Throw Me Something (Again), Mister: Mardi Gras Beads Revived

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Beads are essential to celebrating Mardi Gras season in New Orleans, but what happens to the tokens when the revelry ends? i i

hide captionBeads are essential to celebrating Mardi Gras season in New Orleans, but what happens to the tokens when the revelry ends?

Sean Garnder/Reuters/Landov
Beads are essential to celebrating Mardi Gras season in New Orleans, but what happens to the tokens when the revelry ends?

Beads are essential to celebrating Mardi Gras season in New Orleans, but what happens to the tokens when the revelry ends?

Sean Garnder/Reuters/Landov

In Louisiana, Mardi Gras comes each year with dozens of parades filled with marching bands, colorful floats and parade-goers who scream, "Throw me something, Mister!"

That "something" the crowd wants are beads. The goal of any Mardi Gras parade is to catch as many as possible. After the revelry, people often have so many beads around their necks they can barely turn their heads.

The problem is that when it's over, well, you're left with a bunch of plastic beads. Everyone in Louisiana has their own way of coping with this. Some keep them in the attic; some give them to out-of-towners; others just throw them away.

But one organization in New Orleans has found a niche: It recycles and resells the beads. The beads have metallic paint and can't be melted down to be made into something else, but they can be reused for more parades. Arc, which advocates for people with developmental disabilities, recycled 120,000 pounds of Mardi Gras beads last year.

In the back of a nearly empty warehouse, recycling coordinator Margie Perez is completing a sale.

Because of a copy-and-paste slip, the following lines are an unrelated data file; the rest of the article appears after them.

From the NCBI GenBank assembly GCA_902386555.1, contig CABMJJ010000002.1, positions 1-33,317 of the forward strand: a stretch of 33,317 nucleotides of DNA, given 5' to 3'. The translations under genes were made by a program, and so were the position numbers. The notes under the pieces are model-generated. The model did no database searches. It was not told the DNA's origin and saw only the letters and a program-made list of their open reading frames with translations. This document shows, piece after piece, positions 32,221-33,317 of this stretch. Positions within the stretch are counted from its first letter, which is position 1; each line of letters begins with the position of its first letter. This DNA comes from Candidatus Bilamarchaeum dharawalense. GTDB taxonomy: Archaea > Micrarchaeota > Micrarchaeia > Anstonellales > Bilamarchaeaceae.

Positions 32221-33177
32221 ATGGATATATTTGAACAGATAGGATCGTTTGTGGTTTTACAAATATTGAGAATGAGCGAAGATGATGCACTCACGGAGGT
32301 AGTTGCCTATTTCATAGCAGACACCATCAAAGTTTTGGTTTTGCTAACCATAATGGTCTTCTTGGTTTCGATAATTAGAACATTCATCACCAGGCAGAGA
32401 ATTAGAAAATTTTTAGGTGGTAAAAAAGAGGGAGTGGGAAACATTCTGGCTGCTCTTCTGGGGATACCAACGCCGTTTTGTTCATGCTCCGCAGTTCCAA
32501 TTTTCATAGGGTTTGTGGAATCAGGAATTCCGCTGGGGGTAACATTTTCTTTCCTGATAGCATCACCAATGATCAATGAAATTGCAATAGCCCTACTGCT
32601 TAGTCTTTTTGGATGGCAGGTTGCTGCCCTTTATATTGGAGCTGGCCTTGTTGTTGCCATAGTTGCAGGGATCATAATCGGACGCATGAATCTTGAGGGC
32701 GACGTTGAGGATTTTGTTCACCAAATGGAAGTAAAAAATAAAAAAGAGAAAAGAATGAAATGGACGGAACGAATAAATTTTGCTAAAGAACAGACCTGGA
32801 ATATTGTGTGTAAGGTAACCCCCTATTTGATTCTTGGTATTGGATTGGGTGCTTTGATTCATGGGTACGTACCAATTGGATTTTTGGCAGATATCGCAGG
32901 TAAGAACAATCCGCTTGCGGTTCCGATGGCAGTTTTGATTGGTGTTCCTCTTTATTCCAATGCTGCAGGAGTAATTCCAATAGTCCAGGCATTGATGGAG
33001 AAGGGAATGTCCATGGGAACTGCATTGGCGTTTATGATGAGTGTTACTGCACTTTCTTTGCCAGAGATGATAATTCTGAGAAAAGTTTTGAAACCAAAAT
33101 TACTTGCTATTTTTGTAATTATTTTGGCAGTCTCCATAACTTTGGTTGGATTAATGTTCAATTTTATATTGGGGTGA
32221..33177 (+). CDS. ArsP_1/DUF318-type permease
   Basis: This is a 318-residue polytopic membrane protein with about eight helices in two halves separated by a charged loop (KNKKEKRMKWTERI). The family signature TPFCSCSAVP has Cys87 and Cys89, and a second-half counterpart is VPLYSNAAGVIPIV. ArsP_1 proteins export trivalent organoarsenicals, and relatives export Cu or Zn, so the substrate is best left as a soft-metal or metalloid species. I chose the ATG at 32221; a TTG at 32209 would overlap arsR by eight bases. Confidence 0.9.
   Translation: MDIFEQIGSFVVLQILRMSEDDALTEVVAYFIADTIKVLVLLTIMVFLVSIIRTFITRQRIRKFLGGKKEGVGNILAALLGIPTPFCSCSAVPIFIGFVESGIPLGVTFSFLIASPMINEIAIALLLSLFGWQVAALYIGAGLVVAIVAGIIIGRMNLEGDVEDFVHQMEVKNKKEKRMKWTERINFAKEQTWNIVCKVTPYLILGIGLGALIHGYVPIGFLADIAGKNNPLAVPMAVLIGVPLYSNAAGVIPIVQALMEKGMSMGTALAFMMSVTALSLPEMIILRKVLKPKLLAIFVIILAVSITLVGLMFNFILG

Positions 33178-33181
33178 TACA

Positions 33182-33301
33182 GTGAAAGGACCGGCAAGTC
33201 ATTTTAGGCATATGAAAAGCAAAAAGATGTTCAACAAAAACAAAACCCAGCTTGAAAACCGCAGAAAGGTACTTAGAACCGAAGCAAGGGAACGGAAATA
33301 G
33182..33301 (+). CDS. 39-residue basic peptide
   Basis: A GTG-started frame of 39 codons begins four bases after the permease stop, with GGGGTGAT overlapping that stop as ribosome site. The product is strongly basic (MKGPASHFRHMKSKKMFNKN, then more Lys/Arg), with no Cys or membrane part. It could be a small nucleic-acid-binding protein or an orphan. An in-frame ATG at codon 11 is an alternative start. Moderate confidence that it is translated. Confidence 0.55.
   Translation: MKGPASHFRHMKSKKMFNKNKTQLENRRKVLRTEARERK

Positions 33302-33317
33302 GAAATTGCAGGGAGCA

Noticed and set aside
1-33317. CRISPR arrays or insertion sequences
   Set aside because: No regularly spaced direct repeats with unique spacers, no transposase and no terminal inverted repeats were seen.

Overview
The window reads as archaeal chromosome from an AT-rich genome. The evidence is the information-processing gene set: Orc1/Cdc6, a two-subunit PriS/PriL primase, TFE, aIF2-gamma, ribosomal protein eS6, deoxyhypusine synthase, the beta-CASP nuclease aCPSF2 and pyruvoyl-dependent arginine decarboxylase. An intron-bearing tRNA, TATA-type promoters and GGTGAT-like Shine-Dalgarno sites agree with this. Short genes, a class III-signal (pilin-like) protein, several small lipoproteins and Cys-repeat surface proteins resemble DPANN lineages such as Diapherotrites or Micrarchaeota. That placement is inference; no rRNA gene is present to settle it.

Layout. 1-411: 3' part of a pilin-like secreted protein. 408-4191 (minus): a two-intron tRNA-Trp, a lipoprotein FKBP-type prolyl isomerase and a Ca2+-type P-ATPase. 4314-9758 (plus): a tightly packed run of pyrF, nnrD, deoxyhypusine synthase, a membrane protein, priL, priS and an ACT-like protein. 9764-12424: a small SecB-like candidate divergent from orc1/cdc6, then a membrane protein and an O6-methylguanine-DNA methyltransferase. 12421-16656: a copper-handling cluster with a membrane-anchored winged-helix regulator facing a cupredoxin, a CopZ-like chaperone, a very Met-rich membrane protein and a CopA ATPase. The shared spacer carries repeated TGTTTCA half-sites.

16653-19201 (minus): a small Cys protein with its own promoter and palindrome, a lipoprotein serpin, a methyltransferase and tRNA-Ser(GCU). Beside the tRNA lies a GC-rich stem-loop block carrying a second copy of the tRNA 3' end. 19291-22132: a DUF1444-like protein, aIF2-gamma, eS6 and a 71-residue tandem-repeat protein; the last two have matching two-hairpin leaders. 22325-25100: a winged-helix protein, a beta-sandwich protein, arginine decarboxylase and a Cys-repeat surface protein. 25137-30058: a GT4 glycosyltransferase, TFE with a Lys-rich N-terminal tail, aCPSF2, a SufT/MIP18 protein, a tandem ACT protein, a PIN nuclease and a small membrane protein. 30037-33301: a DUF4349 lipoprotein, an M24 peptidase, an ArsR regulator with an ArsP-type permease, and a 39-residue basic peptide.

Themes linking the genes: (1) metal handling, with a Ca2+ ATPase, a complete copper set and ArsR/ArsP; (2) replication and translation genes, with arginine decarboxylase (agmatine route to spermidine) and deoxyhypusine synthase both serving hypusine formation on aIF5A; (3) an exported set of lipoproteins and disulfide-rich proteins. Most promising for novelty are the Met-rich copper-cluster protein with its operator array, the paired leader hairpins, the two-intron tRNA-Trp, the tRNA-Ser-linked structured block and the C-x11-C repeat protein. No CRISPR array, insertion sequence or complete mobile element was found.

"We've sorted almost all of the beads that we've gotten donated, and so we have one box left," she says. "But if you were to come here in July, we would have rows and rows of boxes. At the height last year, I think we had 60 1,000-pound boxes."

Volunteers for the organization Arc of Greater New Orleans collect leftover beads to resell.

hide captionVolunteers for the organization Arc of Greater New Orleans collect leftover beads to resell.

Elizabeth Eads for NPR

Since their supply is low, Perez is going on a hunt. The plan is to walk behind the next parade and encourage people to recycle their beads at the moment their value drops.

She's in a van with 14 empty purple bins, riding along the parade route. On foot, 40 Tulane University students in need of community service credits are assigned bins.

They shout to the crowd, urging them to give up their treasure. Once the beads are collected, it's back to Arc's warehouse, where they will be hand-sorted.

Then Arc will resell the beads at the average price of $1 per pound to people like Joseph Frost, who will throw them at later parades. For Frost, getting beads this way is much cheaper.

"If we'd have gotten our stuff through Orpheus, it probably would've been two grand for all those beads," he says.

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